CNN is a class of deep learning neural network that has been extensively used in medical imaging and computer vision30,31. Object detection and pattern recognition are achieved via local filter convolution to capture structural information among neighboring pixels/voxels32,33. This is analogous to detecting local shape variations in head rotational kinematic temporal profiles that serve as model input to determine brain strains. This inspired us to conceptualize time-varying biomechanical signals of head rotation, specifically, rotational velocity profiles along the three anatomical directions, as two-dimensional (2D) images to apply CNN for response regression. The image representation preserves the temporal locality of head rotational velocity as the three components along the temporal dimension are given at the same time. In contrast, concatenating the three velocity profiles into a one-dimensional (1D) vector may not work well with existing CNN architectures because it destroys the temporal locality required for data convolution.

We organized the study as the following. We first used two real-world impact datasets to generate sufficient training samples through augmentation. Next, we empirically optimized a CNN architecture and probed its testing performance behaviors under a variety of training-testing configurations. All training samples were then combined to conduct a 10-fold cross-validation34 and to further test on a third, independent impact dataset measured in American football35. Finally, an additional 10-fold cross-validation was conducted using all response samples available. The CNN technique developed here allows instantly converting a head impact measured from impact sensors into regional brain strains. Therefore, it may facilitate head impact sensors in monitoring neural health and detecting concussion more effectively; thus, transforming kinematics-based TBI studies into brain strain-related investigations in the future.

Materials and Methods

Data augmentation

We used two impact datasets to generate CNN training samples: (1) video-confirmed impacts measured in American college football, boxing, and mixed martial arts from Stanford University (SF; N = 110)8; and (2) lab-reconstructed impacts from National Football League (NFL; N = 53)36. The SF dataset was measured using instrumented mouthguards8. The latter were reconstructed and recently reanalyzed36 in the laboratory using dummy heads by matching the location, direction, and speed of the impacts approximated from video analysis37. As contribution of linear acceleration to brain strains was negligible38, only isolated 3-DOF rotational velocity profiles in a ground-fixed coordinate28 were used. The data sizes were small compared to typical CNN applications (e.g., thousands or even millions33). Therefore, data augmentation was necessary to increase the variation in head rotational kinematics for training.

To do so, components along the x, y, and z directions were permuted to construct 6 (N = 3!) vrot profiles (i.e., xyz, xzy, yxz, yzx, zxy, and zyx; Step 1 in Fig. 1). Each profile was further rotated about a random axis passing through the head center of gravity with a random magnitude (within 0–900; Step 2 in Fig. 1)28. The azimuth and elevation angles (θ and α, respectively) of the rotational axis, Ω(θ,α), were then determined based on peak magnitude of rotational velocity28. Due to head symmetry about the mid-sagittal plane, only half of the Ω sampling space was necessary (shaded area in Fig. 1)15. Therefore, for Ω with \(\Vert \theta \Vert > 90^\circ \), its corresponding “conjugate rotational axis”, Ω″(180°−θ, −α), was used to maximize the use of vrot profiles for generating unique brain responses (optional Step 3 in Fig. 1).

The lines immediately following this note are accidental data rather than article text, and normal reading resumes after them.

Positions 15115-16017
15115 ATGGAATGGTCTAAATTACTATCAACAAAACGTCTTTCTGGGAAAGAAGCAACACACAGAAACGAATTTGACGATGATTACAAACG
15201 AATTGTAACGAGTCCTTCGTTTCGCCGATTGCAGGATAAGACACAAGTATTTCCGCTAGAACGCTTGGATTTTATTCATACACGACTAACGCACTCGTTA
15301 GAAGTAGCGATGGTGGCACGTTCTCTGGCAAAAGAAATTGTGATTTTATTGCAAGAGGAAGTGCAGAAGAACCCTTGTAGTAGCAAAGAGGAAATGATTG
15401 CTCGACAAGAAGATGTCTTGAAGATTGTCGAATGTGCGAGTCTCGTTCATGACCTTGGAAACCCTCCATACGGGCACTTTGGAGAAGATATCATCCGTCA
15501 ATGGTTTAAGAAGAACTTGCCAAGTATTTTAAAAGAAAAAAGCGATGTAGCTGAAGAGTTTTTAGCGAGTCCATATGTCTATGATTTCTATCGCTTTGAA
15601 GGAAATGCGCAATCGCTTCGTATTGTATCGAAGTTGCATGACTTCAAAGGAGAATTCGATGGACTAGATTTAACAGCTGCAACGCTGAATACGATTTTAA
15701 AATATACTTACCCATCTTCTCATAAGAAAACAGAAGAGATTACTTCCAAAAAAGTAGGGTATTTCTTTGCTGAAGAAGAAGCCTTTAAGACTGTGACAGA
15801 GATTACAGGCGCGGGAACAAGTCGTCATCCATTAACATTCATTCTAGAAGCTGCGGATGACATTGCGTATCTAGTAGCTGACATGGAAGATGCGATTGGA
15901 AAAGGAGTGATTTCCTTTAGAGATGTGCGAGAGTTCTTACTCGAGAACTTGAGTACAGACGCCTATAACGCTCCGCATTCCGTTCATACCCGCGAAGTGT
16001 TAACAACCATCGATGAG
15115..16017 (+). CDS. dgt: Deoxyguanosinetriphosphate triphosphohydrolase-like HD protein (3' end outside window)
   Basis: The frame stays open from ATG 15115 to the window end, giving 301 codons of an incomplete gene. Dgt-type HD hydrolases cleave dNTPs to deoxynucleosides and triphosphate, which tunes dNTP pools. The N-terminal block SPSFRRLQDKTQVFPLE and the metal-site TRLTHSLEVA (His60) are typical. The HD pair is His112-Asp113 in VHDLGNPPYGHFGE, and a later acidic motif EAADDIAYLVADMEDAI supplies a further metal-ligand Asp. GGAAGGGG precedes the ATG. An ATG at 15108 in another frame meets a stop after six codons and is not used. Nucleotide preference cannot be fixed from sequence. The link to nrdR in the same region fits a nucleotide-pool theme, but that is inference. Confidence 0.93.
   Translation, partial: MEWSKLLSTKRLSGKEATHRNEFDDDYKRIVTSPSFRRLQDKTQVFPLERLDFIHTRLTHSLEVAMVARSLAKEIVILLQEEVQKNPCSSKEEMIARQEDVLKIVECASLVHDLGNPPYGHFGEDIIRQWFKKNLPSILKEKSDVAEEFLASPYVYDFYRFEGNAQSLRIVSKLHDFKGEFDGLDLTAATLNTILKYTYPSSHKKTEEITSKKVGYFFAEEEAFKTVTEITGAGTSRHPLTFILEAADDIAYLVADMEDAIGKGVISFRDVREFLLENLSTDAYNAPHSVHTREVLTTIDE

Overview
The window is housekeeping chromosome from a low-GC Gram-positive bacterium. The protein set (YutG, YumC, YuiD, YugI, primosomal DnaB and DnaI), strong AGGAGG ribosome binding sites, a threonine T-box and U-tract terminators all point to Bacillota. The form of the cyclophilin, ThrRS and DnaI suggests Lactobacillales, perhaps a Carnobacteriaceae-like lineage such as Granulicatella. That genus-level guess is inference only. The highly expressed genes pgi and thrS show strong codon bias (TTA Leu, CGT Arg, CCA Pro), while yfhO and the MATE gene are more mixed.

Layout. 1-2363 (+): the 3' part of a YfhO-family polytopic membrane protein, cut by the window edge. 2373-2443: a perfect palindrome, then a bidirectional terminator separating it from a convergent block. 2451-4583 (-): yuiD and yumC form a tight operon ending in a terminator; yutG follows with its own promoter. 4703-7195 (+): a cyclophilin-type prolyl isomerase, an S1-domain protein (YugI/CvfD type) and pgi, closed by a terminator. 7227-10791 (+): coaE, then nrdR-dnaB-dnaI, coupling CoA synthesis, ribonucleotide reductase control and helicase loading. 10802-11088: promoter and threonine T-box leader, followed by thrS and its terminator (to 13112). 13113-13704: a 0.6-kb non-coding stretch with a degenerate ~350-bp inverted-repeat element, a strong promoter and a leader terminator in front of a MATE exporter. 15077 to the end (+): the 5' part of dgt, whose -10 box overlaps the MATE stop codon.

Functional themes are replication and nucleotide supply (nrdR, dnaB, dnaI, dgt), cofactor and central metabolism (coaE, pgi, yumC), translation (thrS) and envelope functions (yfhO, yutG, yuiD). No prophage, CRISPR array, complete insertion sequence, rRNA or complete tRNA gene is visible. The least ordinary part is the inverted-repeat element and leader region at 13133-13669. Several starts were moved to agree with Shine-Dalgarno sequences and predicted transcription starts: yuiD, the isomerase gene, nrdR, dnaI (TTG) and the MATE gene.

Figure 1
figure 1

Illustration of data augmentation for a representative head impact rotational profile in terms of rotational axis, Ω(θ,α). Rotational velocity components along the three anatomical axes were permuted (Step 1), randomly rotated (Step 2), and then converted to its conjugate rotational axis, Ω″ (optional Step 3), if the azimuth angle, θ, is outside the sampling range (shaded area). Counter clockwise (CCW) rotation about Ω″ generates a mirroring response about the mid-sagittal plane relative to CCW rotation about Ω15.

Finally, to focus on more “severe” head impacts relevant to potential “injury”, all profile magnitudes were randomly scaled so that the peak resultant velocity magnitude was above the median concussive value of 21.9 rad/s found in football while below 40 rad/s, sufficient to capture the 95th percentile of 34.1 rad/s39. For a given impact dataset, each permutation and random perturbation/scaling constituted one batch of training data.

The augmented SF dataset was used to optimize a CNN architecture, including the number of layers and their associated parameters (details below). We found two batches of vrot profiles (N = 1320, 110 × 6 × 2) were necessary to yield a coefficient of determination (R2) above 0.90 (deemed successful) in a 10-fold cross-validation34. Similarly, we generated two batches of vrot profiles for the NFL impacts (N = 636, 53 × 6 × 2). Some impacts from the augmented datasets may not be physically admissible or rare to occur; still, they uniquely probed the impact-strain response hypersurface and were useful for CNN training.

Data preprocessing